In nature, a plunge pool is a pool of water at the base of a waterfall. It is formed by the “plunging” of water, creating a natural plunge basin.
From the Chinese to the Greeks to the Romans to the British in the 18th century, this feature in nature was often used to promote health.
Traditional Chinese medicine recommends taking cold baths. The cold temperature is supposed to stimulate nerve endings in the skin. After this shock to the system, blood races back to the extremities, invigorating the body and building up the immune system. The Chinese used lakes, rivers and pools with temperatures of 20 degrees Celsius and below.
The Greeks created bathing regimens that formed the foundation for modern spa procedures. They used small bathtubs, wash basins and foot baths for personal cleanliness. Bathing chambers were cut into hillsides, taking advantage of natural features. The Romans later emulated the Greeks, creating plunge pools, community saunas and public bathhouses on a much larger scale.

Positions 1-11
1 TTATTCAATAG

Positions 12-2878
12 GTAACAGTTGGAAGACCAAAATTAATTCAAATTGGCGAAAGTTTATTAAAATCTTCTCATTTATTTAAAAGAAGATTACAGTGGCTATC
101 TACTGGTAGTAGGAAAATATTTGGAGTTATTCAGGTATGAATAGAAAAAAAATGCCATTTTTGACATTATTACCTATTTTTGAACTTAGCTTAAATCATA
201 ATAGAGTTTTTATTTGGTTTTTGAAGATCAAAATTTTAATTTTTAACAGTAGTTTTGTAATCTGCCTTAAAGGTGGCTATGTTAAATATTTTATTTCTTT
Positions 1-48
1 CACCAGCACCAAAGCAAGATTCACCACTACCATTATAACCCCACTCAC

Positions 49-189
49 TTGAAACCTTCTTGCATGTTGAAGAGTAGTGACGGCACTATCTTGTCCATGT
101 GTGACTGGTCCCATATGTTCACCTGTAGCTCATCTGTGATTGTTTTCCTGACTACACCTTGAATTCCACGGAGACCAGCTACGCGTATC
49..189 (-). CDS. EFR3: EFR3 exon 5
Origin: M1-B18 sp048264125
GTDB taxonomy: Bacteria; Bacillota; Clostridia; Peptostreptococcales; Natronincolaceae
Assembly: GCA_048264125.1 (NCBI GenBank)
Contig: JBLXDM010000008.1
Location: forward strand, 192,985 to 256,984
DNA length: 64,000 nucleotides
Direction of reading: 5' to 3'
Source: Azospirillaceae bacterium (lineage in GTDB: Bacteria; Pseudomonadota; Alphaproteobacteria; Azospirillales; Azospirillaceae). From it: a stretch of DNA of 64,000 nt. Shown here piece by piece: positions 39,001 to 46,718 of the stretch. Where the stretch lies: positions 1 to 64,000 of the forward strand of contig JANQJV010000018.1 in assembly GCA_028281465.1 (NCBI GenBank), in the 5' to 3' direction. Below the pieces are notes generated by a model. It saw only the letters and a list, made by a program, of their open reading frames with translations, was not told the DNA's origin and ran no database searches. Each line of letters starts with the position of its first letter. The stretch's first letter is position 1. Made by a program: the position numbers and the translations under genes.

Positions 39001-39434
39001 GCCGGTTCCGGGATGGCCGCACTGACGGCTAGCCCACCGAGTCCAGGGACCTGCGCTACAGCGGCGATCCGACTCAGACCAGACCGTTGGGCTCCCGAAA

It’s no wonder that plunge pools are popular today. Plunge pools can provide therapeutic benefits in a variety of ways, for a variety of people.
- The still water of a plunge pool is calming and spa-like. It provides full-body sensory input, helping quiet the body and the mind.
- The salt water of a plunge pool feels nice on the skin, and doesn’t dry like chlorine.
- A plunge pool can be as an outdoor spa for cold plunge therapy or heated to ease aches and pains. Swimmers and athletes often use them after a workout.